Thursday, September 17, 2015

2016 Contenders: Milo Speck, Accidental Agent, by Linda Urban

Once an author has written a few books, we often tell ourselves that we know what to expect from them. A Kevin Henkes book will be an existential crisis for elementary schoolers, in the form of a lovingly detailed miniature. A new Jack Gantos title will feature a hapless protagonist in an environment inexorably spiraling out of control, laced with dark humor. Anything by Kate DiCamillo will be funny, but the kind of funny that wears its heart proudly on its sleeve, and it will likely feature at least one animal character.

I thought I had Linda Urban pegged too, as a writer of subdued, carefully-crafted contemporary realism -- someone who would fit well in a group with Cynthia Lord, Gin Phillips, and The Thing About Luck-era Cynthia Kadohata. I never did get around to reading Hound Dog True, but that seemed like a valid assessment of both A Crooked Kind of Perfect and The Center of Everything.

However, Milo Speck, Accidental Agent blows that theory completely away. It's a rollicking, funny, fantasy adventure that's bold and clever, and on the surface at least, has nothing to do with anything Urban has ever written before. In the Author's Note, Urban names Roald Dahl and Edward Eager as her primary influences, and that should give you an accurate idea of how the book reads.

The plot isn't easy to summarize, but involves the adventures of Milo Speck, who falls through a clothes dryer and into the land of Ogregon. Hijinks involving ogres, giant turkeys, secret agents, and more follow. It's the sort of inspired lunacy that often attracts young readers -- it would shock me if this doesn't end up being Urban's book with the most popular appeal.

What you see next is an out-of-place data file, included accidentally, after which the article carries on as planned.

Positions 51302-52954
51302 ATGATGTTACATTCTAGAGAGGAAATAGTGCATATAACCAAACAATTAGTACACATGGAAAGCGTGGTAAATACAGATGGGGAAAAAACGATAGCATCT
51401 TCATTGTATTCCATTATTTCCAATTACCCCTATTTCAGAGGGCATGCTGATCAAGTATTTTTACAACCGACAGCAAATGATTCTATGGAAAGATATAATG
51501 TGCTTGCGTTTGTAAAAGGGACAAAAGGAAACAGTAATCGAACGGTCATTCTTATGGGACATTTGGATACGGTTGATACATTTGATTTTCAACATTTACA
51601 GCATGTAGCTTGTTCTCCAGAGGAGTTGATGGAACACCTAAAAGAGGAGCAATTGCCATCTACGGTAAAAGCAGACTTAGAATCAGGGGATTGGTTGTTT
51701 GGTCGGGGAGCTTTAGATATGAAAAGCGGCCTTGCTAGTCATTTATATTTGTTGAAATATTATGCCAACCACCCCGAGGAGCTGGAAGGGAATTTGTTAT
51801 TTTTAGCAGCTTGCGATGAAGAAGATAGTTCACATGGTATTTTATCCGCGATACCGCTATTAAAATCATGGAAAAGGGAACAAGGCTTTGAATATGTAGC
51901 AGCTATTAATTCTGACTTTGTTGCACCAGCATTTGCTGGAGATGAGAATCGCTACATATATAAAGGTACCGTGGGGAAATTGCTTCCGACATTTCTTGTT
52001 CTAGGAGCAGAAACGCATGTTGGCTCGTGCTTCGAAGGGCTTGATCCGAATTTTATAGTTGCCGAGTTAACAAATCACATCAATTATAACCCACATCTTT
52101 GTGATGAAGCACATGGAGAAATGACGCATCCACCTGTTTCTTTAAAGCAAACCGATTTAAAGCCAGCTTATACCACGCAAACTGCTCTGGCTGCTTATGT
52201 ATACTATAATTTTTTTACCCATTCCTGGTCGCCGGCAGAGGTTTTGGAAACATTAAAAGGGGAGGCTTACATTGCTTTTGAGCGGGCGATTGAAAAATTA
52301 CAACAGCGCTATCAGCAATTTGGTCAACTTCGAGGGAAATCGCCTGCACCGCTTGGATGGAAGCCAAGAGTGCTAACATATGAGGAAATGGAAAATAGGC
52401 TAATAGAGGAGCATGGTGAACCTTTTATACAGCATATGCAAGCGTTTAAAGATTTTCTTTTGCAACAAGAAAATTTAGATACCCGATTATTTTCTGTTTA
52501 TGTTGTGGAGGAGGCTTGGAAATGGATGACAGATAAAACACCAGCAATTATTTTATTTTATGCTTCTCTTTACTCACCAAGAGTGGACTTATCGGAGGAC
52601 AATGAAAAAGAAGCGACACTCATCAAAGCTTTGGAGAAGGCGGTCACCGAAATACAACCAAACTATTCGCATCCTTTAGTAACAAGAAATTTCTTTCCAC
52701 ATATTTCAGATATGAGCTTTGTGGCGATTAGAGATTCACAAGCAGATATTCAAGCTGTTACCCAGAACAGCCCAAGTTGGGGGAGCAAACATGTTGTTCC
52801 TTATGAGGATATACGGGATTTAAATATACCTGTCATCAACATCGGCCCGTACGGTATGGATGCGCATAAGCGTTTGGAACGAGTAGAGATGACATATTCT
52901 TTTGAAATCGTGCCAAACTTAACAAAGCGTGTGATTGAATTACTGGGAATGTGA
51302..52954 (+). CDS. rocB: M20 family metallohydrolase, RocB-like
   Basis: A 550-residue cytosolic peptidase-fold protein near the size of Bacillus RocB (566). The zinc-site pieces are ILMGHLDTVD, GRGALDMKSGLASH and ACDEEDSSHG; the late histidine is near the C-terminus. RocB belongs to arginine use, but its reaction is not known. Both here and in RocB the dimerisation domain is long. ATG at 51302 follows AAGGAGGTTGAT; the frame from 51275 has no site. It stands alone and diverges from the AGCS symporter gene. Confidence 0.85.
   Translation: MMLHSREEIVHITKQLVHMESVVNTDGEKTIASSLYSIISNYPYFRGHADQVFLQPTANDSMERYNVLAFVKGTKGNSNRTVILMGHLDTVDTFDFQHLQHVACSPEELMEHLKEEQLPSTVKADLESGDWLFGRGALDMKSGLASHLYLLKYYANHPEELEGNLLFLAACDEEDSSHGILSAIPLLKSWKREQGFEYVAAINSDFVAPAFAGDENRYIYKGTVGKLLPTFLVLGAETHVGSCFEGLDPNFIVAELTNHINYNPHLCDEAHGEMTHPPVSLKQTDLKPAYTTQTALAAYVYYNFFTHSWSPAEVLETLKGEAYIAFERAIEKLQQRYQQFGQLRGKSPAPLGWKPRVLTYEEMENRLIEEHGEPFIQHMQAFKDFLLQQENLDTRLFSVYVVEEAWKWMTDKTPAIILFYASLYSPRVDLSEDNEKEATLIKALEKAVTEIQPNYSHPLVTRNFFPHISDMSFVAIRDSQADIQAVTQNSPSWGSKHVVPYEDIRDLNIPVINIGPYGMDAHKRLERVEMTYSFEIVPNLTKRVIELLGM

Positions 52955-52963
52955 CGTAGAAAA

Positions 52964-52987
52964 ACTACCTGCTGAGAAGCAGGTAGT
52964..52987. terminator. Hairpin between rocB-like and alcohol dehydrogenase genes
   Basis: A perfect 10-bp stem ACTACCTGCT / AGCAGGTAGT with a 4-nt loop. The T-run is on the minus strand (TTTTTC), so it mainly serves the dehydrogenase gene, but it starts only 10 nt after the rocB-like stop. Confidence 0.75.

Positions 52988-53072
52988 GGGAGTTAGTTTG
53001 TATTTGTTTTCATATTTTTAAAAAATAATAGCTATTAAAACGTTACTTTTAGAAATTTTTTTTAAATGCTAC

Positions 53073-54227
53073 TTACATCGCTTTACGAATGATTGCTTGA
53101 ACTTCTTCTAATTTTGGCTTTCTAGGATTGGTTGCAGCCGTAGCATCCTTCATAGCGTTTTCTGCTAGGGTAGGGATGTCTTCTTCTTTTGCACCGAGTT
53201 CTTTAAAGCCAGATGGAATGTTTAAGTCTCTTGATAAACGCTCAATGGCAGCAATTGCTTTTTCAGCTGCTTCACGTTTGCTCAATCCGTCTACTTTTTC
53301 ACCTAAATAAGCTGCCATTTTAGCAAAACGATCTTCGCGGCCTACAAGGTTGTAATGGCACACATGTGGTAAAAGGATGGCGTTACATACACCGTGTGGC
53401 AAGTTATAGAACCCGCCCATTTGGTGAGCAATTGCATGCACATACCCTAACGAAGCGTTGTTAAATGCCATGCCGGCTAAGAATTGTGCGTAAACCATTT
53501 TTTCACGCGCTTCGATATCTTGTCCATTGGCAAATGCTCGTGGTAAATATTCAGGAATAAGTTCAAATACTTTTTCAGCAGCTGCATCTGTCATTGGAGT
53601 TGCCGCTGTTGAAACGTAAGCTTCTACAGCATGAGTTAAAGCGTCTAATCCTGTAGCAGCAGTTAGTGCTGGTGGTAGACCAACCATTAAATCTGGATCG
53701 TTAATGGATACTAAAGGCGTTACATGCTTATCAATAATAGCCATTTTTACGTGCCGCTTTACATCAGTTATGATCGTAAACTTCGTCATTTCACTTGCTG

Surprisingly -- at least to me -- Urban transitions to this mode with apparent effortlessness. Milo Speck is a charming novel that made me smile on numerous occasions. The ending sets up the possibility of a series, so this may not be the last we hear of our accidental protagonist.

I do think, just based on the way the awards committees tend to lean, that Milo Speck is much less likely to receive any accolades than Urban's previous books, even if it may well prove to be a lasting favorite with readers. It does, however, prove that sometimes, reaching beyond your comfort zone leads to unexpected success.


Published in September by Houghton Mifflin Harcourt

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